At the time of the eviction Jeanette was 28 and could have gone on to a comfortable life as a college-educated professional. But she took a different path to become a revolutionary activist, often supporting herself with jobs that would not interfere with her political work. Before the eviction she had worked with two of the women tenants, Luisa Delacruz and Nita Rader, in a jewelry factory and as a baker at People’s Bakery. After the eviction she held various jobs at the San Francisco’s Women’s Building, Asian Health Services in Oakland, the AIDS Emergency Fund, and the Shanti Project. She moved to New York to lead study groups for the Marxist Leninist Education Project, while working in a law firm doing legal research.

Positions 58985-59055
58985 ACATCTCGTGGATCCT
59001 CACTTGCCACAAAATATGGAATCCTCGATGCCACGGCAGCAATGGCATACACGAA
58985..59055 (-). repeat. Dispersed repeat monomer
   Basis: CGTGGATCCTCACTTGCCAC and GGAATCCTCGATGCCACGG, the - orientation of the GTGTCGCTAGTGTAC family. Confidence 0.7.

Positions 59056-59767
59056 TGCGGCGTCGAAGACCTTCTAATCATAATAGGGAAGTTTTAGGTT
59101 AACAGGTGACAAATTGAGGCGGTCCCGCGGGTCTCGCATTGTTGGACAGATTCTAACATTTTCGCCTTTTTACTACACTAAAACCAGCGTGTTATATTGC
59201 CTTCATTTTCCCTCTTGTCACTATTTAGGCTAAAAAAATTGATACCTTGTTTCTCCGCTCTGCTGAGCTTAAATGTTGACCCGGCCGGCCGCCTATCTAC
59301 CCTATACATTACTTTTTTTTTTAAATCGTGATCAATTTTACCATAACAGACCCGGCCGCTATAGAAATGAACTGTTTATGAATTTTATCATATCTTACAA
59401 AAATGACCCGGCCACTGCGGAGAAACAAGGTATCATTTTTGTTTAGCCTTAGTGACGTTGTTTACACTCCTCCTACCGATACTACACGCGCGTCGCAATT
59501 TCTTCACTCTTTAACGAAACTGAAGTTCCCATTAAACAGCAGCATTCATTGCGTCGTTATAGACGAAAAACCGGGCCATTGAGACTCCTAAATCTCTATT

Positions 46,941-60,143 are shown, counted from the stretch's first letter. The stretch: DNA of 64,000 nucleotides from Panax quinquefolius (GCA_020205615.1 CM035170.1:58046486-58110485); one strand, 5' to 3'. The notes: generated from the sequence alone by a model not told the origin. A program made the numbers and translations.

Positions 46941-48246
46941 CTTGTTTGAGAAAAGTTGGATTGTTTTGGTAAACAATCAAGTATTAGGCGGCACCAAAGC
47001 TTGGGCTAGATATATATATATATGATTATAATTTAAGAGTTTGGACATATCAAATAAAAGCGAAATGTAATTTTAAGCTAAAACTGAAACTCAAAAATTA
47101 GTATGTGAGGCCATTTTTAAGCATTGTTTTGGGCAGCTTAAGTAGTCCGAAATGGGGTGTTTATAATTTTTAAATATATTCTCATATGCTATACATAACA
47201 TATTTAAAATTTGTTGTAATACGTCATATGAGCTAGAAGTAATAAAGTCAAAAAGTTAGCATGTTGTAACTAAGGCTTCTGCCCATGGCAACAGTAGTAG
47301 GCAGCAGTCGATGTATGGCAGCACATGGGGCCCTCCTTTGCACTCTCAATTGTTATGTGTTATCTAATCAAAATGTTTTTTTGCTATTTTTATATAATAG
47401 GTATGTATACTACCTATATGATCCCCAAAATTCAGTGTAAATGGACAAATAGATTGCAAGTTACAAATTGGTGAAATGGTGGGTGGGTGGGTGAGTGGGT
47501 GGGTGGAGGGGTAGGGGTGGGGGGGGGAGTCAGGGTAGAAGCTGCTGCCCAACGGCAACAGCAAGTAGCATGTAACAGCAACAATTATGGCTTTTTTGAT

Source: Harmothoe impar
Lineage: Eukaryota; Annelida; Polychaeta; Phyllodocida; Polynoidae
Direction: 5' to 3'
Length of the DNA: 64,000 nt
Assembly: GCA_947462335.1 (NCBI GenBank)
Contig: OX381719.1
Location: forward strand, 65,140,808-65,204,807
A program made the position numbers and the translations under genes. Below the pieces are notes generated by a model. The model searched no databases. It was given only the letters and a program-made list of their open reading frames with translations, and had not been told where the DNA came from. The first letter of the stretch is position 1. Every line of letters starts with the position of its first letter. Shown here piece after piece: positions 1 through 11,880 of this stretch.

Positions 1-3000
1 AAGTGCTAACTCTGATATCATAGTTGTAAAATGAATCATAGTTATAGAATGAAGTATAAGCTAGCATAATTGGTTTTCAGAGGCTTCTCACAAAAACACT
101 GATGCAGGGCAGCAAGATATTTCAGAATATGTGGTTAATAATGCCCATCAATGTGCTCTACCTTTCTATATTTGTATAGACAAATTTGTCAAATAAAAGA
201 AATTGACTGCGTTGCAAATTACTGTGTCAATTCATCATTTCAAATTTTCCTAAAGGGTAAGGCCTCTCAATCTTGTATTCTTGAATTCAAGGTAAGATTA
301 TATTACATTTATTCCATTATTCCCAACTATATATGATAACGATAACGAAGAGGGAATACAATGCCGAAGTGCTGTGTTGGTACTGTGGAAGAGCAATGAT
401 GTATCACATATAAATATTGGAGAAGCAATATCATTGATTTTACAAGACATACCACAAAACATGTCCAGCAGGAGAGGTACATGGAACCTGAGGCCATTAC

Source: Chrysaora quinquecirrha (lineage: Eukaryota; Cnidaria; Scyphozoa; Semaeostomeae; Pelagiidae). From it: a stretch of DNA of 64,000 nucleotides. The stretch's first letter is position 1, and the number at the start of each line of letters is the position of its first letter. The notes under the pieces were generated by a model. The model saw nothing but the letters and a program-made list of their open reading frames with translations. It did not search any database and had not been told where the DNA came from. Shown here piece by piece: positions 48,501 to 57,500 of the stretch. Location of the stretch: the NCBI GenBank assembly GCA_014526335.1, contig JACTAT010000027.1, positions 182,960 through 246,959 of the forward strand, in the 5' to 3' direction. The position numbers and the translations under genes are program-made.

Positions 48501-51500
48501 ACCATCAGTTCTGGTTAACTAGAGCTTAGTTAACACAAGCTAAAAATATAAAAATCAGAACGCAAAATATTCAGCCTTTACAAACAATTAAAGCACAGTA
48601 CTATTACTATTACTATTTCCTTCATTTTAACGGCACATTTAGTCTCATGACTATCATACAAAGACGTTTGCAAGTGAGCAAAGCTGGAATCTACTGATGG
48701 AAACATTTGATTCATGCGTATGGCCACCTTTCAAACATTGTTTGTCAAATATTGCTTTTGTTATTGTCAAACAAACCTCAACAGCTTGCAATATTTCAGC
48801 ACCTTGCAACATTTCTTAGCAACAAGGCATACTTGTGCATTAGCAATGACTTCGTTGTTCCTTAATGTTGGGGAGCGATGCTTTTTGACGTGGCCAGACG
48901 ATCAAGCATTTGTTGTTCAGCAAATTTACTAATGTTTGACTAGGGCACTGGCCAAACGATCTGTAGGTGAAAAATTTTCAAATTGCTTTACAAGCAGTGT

In the 1980s Jeanette took a break and moved to the Philippines, where her mother lived, to work in a bakery there. Her last job was working for Congresswoman Barbara Lee managing her district 2003-2005. It paid well, but soon the health problems that plagued her kept her from working. She suffered from multiple cancers and the debilitating effects of treatment. She developed spinal injuries leading to several surgeries, and she had to cope with heart failure. She endured all of this, and was placed in hospice care – but miraculously she survived, and had the unique opportunity to leave hospice care. During this time, she moved from Oakland to Taos, New Mexico, and then to Ashland, Oregon before her apartment became available at the I-Hotel.